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Old 9th October 2012, 08:44 AM   #5131
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Barrows, thanks for sharing your observations. Especially for reporting them in such a reflective manner, which sadly is too seldom seen.

Your personal observations are of course particular to your taste, ears, and system, though nevertheless valid for that particular event. When you support your perspective with that of other highly acclaimed amplifier constructors, you do nevertheless provide your claim with some kind of "general" -quality.

But for that maneuver to be valid these amplifier constructors has to have pointed out exactly the point you make here about truncated upper harmonics. Otherwise you "just" agree on the ncore not being entirely up to the best you have heard. -Which on the other hand isnīt so bad for a plug nīplay DIY amp kit sold for much less.

Personally I can relate to your observation on the sound of the ncore to have some kind of quality to it. That is that the ncore does do something to the signal besides adding gain.
I havenīt had enough time with ncore to add anything to your statement other than I have noticed this in various degrees on all class D amps. That is not to say that class D is inferior to other classes but itīs a quality that seems to stick with them.

As a reason for this "sound" of class D hereunder the ncoreīs that you speak of, the bandwidth limitation might have some validity when looking how it affects the structure of upper harmonics. I found this read interesting on that very subject:

The Sound of the Machine

On the other hand I have a lot of experience with a class A/B construction also with a fair share of nfb inherent to its operation but with a bandwith of > 600kHz and some 3,5 kHz for small signals.

That amp has some of the truncatedness too, but it seems to depend on itīs bias setting. With this amp I can either have truncation of highs or blooming lows. I prefer the best class D to that, as I find this amp unbearable to listen to for either reason...

I am not knowledgable enough to make any statement on what the reasons are for various flavors that these different amps introduce, but my guess would be that the operation of the nfb circuitry is having as much to say on these amps as their ultimate bandwidth.
How does the nfb operation condition the upper harmonics?

If I understand the ncore right, it is the nfb operation that is its major attribute compared to the ucd.
My humble guess is that the algorithm integrated to the nfb on the ncore is both responsible for its major leap forward in SQ to UCD recreating a much bigger and finely rendered image, but also responsible for its "sound".
To what extend can the ncore operation hereunder its algorithm simulate and control upper harmonics?
Could this be a more to the point answer that includes role of the control loop frequency extension?

best,
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Old 9th October 2012, 09:09 AM   #5132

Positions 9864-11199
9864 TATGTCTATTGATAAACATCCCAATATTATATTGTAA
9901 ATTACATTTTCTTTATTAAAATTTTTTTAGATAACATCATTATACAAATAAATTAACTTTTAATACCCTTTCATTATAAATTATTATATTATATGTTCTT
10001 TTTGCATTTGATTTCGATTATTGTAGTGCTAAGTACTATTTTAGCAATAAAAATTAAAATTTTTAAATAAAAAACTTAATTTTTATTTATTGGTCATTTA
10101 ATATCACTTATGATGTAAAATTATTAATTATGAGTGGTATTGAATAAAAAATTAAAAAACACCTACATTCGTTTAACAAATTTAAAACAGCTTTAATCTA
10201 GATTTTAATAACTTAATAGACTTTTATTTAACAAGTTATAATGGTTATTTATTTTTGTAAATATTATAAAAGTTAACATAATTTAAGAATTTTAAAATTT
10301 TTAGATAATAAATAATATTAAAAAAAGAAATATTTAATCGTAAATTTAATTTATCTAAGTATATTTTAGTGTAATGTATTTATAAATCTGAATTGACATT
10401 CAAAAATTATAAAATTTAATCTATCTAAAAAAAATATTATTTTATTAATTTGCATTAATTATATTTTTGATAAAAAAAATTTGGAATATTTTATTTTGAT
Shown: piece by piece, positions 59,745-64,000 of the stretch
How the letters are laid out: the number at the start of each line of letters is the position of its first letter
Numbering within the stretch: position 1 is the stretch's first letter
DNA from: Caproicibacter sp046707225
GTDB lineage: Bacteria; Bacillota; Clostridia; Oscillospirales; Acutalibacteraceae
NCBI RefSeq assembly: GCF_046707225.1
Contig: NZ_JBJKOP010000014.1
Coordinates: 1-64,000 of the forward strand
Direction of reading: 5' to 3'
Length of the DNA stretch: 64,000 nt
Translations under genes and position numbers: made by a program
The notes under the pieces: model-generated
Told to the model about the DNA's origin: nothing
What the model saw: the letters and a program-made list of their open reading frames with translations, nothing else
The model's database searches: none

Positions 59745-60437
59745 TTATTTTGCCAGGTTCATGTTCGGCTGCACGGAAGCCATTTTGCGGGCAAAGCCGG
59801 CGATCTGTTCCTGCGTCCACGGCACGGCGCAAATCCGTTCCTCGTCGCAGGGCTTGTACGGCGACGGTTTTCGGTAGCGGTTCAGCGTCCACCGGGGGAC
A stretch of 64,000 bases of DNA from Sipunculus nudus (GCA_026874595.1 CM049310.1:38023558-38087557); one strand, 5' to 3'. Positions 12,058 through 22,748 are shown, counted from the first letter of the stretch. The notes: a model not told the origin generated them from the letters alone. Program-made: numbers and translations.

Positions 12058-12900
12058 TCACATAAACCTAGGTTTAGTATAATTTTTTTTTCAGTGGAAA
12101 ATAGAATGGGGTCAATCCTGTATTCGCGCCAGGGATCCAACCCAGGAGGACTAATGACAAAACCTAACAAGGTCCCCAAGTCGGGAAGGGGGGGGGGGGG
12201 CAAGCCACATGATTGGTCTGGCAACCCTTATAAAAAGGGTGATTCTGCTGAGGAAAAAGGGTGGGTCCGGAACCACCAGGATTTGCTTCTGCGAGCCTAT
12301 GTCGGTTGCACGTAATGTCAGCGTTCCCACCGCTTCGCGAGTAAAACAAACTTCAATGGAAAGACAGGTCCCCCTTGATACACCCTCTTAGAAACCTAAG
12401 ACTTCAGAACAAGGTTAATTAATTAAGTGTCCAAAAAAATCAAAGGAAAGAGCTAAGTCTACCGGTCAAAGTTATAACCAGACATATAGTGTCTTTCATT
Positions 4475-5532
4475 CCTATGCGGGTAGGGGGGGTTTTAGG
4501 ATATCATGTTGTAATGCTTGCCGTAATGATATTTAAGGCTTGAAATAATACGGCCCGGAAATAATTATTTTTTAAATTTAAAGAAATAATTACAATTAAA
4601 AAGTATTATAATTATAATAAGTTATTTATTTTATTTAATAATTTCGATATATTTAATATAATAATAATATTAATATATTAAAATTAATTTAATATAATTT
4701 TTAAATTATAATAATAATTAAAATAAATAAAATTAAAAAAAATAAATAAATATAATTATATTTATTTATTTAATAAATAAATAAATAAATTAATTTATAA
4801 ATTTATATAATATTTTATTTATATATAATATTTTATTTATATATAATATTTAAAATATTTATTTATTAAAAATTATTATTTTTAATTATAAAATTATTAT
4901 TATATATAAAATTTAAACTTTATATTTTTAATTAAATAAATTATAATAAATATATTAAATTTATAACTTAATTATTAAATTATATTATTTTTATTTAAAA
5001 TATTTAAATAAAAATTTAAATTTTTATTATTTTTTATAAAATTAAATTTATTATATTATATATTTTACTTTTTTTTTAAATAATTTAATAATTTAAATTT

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The new 'ncd' NFB loop seems to have some cunning tricks to increase the open-loop gain, together with real-time fast-acting circuitry to modify the O/L transfer function under the conditions that could normally cause the amplifier self-oscillation to go unstable as a result of the higher O/L gain. (Such as driving the amplifier to clipping with an open-circuit load, which can make the normal ucd circuit switch to a self-osc frequency around 40kHz, as a result of the sharp phase shift transition of the output filter into a High-Z load). I have not used an example of an NCD amp, but worries about upper harmonics seem to be misplaced as the published intermodulation distortion of a a 19kHz/20kHz signal pair look very impressive for a class-D amp.
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Old 9th October 2012, 09:27 AM   #5133
ChrisPa is offline ChrisPa  United Kingdom
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IIRC Bruno said he spent some considerable time comparing (listening to) the amplifier input signal to the output signal

It would be an interesting exercise for everyone to also try that with their amplifier of choice. Hopefully that should help understand which amplifiers add to or take away from the original signal and in what way
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Old 9th October 2012, 09:31 AM   #5134
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Quote:
Originally Posted by Ouroboros View Post
19kHz/20kHz signal pair look very impressive for a class-D amp.
Exactly. As you say, for a class D.

Another question is how this speaks for the composition of higher order harmonics.

A different factor that could have some technical validity in terms of explaining the top end performance of ncore is its high D/F // Low O/P impedance. This represents a major leap forward in terms amplifier-speaker control and may endure such different damping properties to the top end than what "we" are used to experience from electronics. If this has some credentials then the characteristics of the control loop (again) responsible for achieving this high DF will probably show even more compared to previous loops offering lower DF.
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Old 9th October 2012, 10:04 AM   #5135
Ianmac is offline Ianmac  Scotland